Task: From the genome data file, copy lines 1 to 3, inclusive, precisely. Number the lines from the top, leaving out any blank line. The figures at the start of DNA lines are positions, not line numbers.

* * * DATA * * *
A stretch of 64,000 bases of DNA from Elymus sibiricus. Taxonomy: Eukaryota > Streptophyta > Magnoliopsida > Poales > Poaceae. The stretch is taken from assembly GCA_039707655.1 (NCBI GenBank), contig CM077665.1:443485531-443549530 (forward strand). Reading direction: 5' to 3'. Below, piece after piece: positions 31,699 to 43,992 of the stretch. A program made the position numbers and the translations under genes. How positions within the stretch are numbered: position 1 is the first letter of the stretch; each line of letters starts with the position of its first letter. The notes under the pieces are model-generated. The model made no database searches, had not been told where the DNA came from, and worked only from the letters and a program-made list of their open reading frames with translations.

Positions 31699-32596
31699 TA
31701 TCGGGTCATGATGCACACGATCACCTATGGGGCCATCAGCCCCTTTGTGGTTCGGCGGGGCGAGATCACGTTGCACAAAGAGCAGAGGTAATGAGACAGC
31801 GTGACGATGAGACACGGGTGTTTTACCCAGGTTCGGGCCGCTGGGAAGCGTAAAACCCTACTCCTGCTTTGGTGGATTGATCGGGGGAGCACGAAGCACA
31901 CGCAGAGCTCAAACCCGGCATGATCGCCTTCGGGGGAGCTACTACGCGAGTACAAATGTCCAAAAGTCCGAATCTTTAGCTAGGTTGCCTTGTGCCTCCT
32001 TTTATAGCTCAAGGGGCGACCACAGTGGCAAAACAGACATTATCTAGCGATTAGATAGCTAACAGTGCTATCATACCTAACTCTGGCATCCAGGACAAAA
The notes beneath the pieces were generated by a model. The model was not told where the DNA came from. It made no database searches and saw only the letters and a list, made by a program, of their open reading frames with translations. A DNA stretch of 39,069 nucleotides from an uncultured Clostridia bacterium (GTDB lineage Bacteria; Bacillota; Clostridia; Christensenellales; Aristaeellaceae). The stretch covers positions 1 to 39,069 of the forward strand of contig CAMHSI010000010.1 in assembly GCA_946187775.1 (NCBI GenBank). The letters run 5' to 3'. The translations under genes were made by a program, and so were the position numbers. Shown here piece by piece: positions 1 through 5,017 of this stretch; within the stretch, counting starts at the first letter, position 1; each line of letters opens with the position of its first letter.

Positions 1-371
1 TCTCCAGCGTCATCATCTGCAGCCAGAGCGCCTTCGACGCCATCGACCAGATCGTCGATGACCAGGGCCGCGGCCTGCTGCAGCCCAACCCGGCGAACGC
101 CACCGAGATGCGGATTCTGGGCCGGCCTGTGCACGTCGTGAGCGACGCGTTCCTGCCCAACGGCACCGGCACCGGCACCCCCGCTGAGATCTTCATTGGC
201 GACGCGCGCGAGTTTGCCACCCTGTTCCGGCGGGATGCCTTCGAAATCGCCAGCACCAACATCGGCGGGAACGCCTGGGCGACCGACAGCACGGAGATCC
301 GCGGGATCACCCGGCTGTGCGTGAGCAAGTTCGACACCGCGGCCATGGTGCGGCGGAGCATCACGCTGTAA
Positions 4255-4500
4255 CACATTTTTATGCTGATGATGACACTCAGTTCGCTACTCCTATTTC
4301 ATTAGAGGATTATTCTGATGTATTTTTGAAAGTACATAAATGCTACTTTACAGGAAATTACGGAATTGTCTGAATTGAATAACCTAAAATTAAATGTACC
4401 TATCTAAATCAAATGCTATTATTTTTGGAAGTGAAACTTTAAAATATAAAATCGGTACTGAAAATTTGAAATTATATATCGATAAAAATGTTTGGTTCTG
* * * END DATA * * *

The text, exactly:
A stretch of 64,000 bases of DNA from Elymus sibiricus. Taxonomy: Eukaryota > Streptophyta > Magnoliopsida > Poales > Poaceae. The stretch is taken from assembly GCA_039707655.1 (NCBI GenBank), contig CM077665.1:443485531-443549530 (forward strand). Reading direction: 5' to 3'. Below, piece after piece: positions 31,699 to 43,992 of the stretch. A program made the position numbers and the translations under genes. How positions within the stretch are numbered: position 1 is the first letter of the stretch; each line of letters starts with the position of its first letter. The notes under the pieces are model-generated. The model made no database searches, had not been told where the DNA came from, and worked only from the letters and a program-made list of their open reading frames with translations.

Positions 31699-32596
31699 TA